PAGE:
The primary aim of this study was to evaluate if an ingested probiotic, containing viable Enterococcus faecium could survive gastrointestinal transit and if so, correlate the amount of the recovered probiotic strain with the host's own enterococci. The second aim was to investigate if simultaneous vancomycin intake influenced the survival and persistence of the probiotic strain and the stability of endogenous enterococci strains. Twenty healthy volunteers were given the probiotic product once daily for 10 days. Half of the subjects were simultaneously given vancomycin. Isolates of E. faecium strains were genotypically or phenotypically analysed with pulsed-field gel electrophoresis (PFGE) and the PhenePlate(TM) system, respectively. In eight of the ten volunteers given only the probiotic, the ingested E. faecium could be detected on day 10, while in none on day 31. From subjects given both probiotic and vancomycin no ingested E. faecium could be detected on day 10 or day 31. The estimated amount of ingested E. faecium recovered from faeces on day 10 ranged from 1.2 x 10(3) to 4.2 x 10(6) colony forming units per gram faeces, which in several cases were a substantial part of the total amount of E. faecium. The E. faecium isolated before probiotic plus vancomycin administration showed no close relationship to the ones isolated 3 weeks after ceased intake in any subjects. In conclusion, the ingested E. faecium strain can survive gastrointestinal transit. After intake, the E. faecium probiotic strain might become a large part of the total E, faecium population. The occurrence of the probiotic strain in the human gut seems to be transient after intake stop. Re-colonization of E. faecium after simultaneous probiotic plus vancomycin intake occurs mainly with strains without close genetic relationship to the strains harboured before treatment or to the ingested E. faecium strain.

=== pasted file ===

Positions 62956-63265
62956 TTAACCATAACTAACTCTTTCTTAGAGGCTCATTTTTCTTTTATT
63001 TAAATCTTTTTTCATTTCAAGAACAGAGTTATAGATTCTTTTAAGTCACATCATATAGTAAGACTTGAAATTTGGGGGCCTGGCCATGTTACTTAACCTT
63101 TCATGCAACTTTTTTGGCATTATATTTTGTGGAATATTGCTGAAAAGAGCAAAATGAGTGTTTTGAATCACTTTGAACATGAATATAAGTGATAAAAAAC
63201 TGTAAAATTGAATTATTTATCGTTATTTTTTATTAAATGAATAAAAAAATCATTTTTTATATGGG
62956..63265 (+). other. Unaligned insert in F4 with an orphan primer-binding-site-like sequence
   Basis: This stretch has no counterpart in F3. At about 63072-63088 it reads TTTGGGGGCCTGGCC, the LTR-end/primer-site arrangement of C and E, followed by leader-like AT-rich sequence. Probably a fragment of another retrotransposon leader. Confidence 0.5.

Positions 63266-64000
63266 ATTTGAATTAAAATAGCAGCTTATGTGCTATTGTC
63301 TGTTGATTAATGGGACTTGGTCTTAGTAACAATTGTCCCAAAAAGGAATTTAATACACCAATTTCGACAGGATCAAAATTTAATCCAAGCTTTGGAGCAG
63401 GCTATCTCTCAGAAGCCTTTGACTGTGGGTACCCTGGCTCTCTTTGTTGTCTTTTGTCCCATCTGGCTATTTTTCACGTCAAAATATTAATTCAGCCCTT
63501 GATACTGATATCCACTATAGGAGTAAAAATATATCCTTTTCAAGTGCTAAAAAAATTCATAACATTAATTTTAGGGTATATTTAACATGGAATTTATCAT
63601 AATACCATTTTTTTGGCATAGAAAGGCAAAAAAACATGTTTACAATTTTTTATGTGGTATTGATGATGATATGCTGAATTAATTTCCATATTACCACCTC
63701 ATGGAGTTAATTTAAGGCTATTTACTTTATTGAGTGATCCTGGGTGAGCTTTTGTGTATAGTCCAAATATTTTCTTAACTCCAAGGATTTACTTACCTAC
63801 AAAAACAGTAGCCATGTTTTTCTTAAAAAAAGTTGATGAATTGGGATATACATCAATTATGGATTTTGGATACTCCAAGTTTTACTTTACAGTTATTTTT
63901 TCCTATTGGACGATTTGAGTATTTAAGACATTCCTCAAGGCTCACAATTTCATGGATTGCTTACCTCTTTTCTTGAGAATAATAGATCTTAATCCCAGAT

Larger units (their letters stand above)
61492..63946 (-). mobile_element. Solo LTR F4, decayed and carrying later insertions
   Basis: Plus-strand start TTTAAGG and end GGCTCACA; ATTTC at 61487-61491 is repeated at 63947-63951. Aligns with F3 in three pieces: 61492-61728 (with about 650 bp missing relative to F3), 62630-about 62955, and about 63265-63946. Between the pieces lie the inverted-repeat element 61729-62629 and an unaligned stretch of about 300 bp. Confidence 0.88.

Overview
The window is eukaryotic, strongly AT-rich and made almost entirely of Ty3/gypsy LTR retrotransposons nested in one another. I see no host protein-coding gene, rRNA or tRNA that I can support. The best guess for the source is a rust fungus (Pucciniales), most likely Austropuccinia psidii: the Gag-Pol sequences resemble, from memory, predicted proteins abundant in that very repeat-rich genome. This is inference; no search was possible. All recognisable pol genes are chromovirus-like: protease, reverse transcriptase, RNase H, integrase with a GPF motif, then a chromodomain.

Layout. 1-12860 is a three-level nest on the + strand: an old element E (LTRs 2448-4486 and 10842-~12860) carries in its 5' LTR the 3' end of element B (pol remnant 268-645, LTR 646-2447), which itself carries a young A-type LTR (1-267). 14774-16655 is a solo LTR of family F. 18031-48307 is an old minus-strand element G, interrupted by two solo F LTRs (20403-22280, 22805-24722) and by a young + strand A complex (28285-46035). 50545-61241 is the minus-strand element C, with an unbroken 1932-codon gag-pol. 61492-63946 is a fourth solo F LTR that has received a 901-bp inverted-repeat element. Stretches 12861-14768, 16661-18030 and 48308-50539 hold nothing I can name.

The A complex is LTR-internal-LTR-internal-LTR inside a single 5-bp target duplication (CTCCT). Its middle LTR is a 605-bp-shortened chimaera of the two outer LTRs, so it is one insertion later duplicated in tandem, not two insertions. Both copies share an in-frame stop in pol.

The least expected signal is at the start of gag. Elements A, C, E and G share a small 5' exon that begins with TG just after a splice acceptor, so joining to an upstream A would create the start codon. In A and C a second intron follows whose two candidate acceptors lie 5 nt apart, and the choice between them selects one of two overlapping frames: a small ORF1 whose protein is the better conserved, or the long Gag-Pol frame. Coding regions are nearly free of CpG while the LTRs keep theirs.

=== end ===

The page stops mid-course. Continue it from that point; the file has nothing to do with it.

National Category
Microbiology
Identifiers
urn:nbn:se:sh:diva-15792 (URN)10.1016/S0168-1605(02)00047-8 (DOI)000176056800012 ()12076027 (PubMedID)2-s2.0-0037173481 (ScopusID)
Available from: 2012-03-08 Created: 2012-03-07 Last updated: 2017-02-15Bibliographically approved
3. Probiotic Enterococcus faecium strain is a possible recipient of the vanA gene cluster
Open this publication in new window or tab >>Probiotic Enterococcus faecium strain is a possible recipient of the vanA gene cluster
2001 (English)In: Clinical Infectious Diseases, ISSN 1058-4838, E-ISSN 1537-6591, Vol. 32, no 9, 1384-1385 p.Article in journal (Refereed) Published
Abstract [en]

The characteristics of Enterococcus faecium have led to concern regarding the safety of probiotics that contain this bacterium. The results of an in vitro filter mating assay indicate that a probiotic E. faecium strain might be a potential recipient of vancomycin resistance genes.

National Category
Microbiology
Identifiers
urn:nbn:se:sh:diva-15857 (URN)10.1086/319994 (DOI)000168517900018 ()11303279 (PubMedID)2-s2.0-0035341415 (ScopusID)
Available from: 2012-03-12 Created: 2012-03-09 Last updated: 2017-02-15Bibliographically approved
4. Frequent transmission of enterococcal strains between mechanically ventilated patients treated at an intensive care unit
Open this publication in new window or tab >>Frequent transmission of enterococcal strains between mechanically ventilated patients treated at an intensive care unit
2002 (English)In: Journal of Clinical Microbiology, ISSN 0095-1137, E-ISSN 1098-660X, Vol. 40, no 6, 2084-2088 p.Article in journal (Refereed) Published
Abstract [en]